Brethren, since we are justified by faith, we have peace with God through our Lord Jesus Christ. Through Him we have obtained access to this grace in which we stand, and we rejoice in our hope of sharing the glory of God. More than that, we rejoice in our sufferings, knowing that suffering produces endurance, and endurance produces character, and character produces hope, and hope does not disappoint us, because God’s love has been poured into our hearts through the Holy Spirit which has been given to us. While we were still weak, at the right time Christ died for the ungodly. Why, one will hardly die for a righteous man—though perhaps for a good man one will dare even to die. But God shows His love for us in that while we were yet sinners Christ died for us. Since, therefore, we are now justified by His blood, much more shall we be saved by Him from the wrath of God. For if while we were enemies we were reconciled to God by the death of His Son, much more, now that we are reconciled, shall we be saved by His life.
Romans 5: 1-10 (Epistle of the Third Sunday)
When I was a kid and I thought something unfair happened to me, as most kids do, I would complain about it. The going phrase then was that “suffering produces character.” There was even a time when people believed that the only way to build character was to suffer. So, suffering was seen by some as a virtue of some sort. I wish I had discovered St. Paul’s Epistle to the Romans as a teenager. Because he uses suffering and character in the same sentence, but he throws in some additional words that take focus off suffering and point us to something that transcends everything.
Saint Paul says that “suffering produces endurance, and endurance produces character, and character produces hope and hope does not disappoint us, because God’s love has been poured into our hearts through the Holy Spirit which has been given to us.” (Romans 5: 3-5) In Saint Paul’s thinking, if hope in Jesus Christ is the ultimate destination, and suffering can be a step on the road to that hope, then suffering isn’t altogether a bad thing. In fact, Saint Paul goes so far as to tell us that he rejoices in his sufferings.
I don’t believe that this means we are supposed to go looking to suffer, but that when suffering comes our way, and it does for each of us, that when we approach suffering properly, it leads us to endurance, character, hope and ultimately Christ.
I’ve seen many people who have been diagnosed with serious illness. In fact, I’m thinking about several of them as I write today’s message. I’ve seen many people suffer with cancer. Some have won the battle with cancer. And some have lost the battle with cancer. I have seen people lost the battle but win the war however. And the war is over the human condition that seeks to tear at our faith. I’ve seen people fight valiantly through suffering, only to lose their struggle, but in the struggle they found hope, and in hope they found Christ, and in finding Christ, they found their salvation. So, the suffering was not for nothing. It got them the ultimate prize—heaven!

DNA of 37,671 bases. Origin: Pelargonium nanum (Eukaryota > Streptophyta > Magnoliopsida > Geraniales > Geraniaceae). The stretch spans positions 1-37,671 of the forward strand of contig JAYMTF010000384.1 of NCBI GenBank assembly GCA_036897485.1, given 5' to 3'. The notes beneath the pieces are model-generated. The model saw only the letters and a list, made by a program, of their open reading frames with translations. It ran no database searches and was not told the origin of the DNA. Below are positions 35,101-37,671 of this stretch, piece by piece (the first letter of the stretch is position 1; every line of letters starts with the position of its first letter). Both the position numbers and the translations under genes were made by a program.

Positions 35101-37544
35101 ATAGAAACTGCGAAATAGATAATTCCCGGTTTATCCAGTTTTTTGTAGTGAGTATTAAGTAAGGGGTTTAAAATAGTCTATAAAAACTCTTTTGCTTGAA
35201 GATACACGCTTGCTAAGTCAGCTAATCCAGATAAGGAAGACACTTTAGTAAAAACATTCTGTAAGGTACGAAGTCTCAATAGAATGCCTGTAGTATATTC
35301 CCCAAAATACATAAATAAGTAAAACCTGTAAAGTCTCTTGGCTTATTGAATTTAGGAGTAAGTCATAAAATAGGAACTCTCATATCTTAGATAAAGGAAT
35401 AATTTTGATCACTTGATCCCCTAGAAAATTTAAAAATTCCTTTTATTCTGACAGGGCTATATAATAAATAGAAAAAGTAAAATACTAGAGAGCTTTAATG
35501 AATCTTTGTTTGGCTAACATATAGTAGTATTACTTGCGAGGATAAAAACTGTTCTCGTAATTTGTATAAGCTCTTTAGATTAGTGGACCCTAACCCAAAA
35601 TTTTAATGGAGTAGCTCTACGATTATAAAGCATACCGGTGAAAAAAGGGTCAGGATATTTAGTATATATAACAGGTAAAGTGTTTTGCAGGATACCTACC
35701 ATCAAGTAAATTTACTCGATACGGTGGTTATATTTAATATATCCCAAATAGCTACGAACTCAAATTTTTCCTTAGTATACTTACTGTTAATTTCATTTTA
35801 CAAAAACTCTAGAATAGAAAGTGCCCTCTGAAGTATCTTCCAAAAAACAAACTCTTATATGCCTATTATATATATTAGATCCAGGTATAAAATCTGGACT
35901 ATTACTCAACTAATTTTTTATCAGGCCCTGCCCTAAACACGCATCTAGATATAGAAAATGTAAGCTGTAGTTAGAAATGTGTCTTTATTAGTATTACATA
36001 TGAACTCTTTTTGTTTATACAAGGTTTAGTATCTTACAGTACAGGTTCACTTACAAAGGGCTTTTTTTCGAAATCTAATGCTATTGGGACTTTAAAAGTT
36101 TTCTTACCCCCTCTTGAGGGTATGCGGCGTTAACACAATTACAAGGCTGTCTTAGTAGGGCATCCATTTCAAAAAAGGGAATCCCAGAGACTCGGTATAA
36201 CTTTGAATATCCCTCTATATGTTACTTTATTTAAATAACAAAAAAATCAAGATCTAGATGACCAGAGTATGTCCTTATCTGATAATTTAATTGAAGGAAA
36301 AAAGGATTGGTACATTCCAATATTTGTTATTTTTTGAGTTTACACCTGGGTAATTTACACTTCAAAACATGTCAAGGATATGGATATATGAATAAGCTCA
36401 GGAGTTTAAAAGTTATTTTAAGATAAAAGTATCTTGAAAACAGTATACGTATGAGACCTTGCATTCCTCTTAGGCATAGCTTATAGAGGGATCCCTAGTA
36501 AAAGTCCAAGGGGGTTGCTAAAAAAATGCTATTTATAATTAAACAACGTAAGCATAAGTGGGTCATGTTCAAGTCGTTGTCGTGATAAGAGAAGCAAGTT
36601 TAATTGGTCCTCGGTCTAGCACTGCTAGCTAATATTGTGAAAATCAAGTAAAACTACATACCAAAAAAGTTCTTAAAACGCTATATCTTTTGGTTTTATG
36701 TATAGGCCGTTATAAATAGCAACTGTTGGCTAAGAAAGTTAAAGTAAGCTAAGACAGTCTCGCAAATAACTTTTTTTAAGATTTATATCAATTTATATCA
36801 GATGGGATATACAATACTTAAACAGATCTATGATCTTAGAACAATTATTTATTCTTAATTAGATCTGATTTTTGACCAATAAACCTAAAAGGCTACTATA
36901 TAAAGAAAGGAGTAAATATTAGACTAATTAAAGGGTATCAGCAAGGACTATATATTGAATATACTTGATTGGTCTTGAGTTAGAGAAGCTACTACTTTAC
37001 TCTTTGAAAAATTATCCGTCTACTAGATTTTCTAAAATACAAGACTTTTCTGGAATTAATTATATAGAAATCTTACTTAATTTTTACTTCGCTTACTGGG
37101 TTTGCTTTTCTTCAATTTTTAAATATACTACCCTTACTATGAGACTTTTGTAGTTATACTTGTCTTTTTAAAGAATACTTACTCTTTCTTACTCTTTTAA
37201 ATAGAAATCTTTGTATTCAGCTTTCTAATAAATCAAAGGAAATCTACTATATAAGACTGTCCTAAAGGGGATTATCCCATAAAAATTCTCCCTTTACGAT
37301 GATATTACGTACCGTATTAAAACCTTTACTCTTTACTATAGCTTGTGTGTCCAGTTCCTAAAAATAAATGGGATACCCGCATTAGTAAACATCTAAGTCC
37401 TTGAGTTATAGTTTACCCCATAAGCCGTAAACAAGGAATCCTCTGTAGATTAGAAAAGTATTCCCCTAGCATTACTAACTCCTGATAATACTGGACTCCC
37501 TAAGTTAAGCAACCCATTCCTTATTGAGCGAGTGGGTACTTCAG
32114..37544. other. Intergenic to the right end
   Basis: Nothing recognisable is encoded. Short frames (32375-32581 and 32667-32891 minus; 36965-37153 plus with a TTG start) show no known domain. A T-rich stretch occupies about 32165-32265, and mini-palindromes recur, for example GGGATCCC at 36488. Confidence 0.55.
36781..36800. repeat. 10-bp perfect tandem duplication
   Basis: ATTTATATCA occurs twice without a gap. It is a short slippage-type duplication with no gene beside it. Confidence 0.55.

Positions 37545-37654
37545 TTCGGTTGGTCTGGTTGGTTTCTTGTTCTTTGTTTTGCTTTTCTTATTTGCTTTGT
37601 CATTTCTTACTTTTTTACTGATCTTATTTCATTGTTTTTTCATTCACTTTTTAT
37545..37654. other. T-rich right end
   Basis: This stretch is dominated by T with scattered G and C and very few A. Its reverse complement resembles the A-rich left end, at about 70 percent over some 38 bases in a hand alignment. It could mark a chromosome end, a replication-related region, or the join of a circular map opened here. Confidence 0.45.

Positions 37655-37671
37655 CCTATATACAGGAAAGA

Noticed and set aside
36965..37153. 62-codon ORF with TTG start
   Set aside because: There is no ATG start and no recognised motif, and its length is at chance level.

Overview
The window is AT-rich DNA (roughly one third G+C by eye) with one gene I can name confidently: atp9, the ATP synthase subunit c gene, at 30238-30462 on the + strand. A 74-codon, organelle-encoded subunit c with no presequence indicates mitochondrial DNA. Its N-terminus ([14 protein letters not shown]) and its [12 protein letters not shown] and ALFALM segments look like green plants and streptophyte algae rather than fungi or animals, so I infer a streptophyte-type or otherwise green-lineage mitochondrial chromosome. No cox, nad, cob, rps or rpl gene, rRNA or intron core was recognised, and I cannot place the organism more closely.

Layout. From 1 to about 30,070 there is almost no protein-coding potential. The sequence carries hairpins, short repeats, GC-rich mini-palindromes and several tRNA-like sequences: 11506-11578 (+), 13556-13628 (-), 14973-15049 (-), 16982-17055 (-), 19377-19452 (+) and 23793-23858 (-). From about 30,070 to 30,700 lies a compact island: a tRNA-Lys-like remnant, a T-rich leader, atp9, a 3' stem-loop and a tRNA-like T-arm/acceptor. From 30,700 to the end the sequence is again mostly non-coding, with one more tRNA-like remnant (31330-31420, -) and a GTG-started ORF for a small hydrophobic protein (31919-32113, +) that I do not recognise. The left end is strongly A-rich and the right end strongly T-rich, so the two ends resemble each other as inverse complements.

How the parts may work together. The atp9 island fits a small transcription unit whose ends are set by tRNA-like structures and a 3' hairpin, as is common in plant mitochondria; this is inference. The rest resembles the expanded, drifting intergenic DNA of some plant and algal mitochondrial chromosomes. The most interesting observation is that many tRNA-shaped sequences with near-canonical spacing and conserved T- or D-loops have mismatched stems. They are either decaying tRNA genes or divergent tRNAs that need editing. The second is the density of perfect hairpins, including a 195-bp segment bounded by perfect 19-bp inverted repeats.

Every battle, whether it is a small annoyance, or a life threatening illness, gives us an opportunity to live out these verses that St. Paul wrote to the Romans. Our Christian character is actually shaped through suffering. If you never suffer at all, then your faith really is never tested. Because faith, by its definition, is trusting not knowing the outcome of what you are trusting in. If every outcome is known, then there is no opportunity to trust. I don’t believe that God afflicts people so that they can build their character. But I do believe He allows suffering to happen. He doesn’t stop all suffering. He doesn’t control and take all negative outcomes away otherwise there would be no free will and no faith.
When you (or I) are having a bad time, these words of St. Paul are really powerful. They remind us that suffering isn’t an end unto itself. And suffering, unlike what I was told as a teen, isn’t to build character. Suffering is a step on the path to hope, and hope is what leads us to faith, and faith is what leads us to Christ and Christ is ultimately who leads us to heaven.
If you are reading this message and you are suffering serious illness, and several of you are, reflect carefully on St. Paul’s message—try to put your focus away from suffering today. And meditate on character, and hope and Christ and heaven. We are ultimately all going to suffer death—we don’t know the circumstance. We will ultimately all suffer setbacks—probably many of them. The difference between faith (salvation) and no faith (condemnation) is how we handle ourselves in times of suffering. Do we allow our character to become weakened, so that we lose hope? Or do we endure, grow in character, grow in hope, in faith and ultimately in Christ? Certainly much easier said than done.
The point of today’s message is that character is not the ultimate thing to take from suffering, whether you are a teenager or an adult. Suffering builds character, which produces hope, which leads us to Christ who leads us to salvation. Suffering then is not a character-building exercise, but a spiritual exercise. And the ultimate end of “suffering” as a spiritual experience is salvation, Christ, and the Kingdom of heaven.
When You descended unto death, O Lord who Yourself are immortal Life, then did You mortify Hades by the lightning flash of Your Divinity. Also when You raised the dead from the netherworld, all the Powers of the heavens were crying out: O Giver of Life, Christ our God, glory to You. (Resurrectional Apolytikion of the Second Tone, Trans. by Fr. Seraphim Dedes)
Keep your eyes on the end goal—salvation—and may any suffering you do along the way not only help you grow in character, but in faith!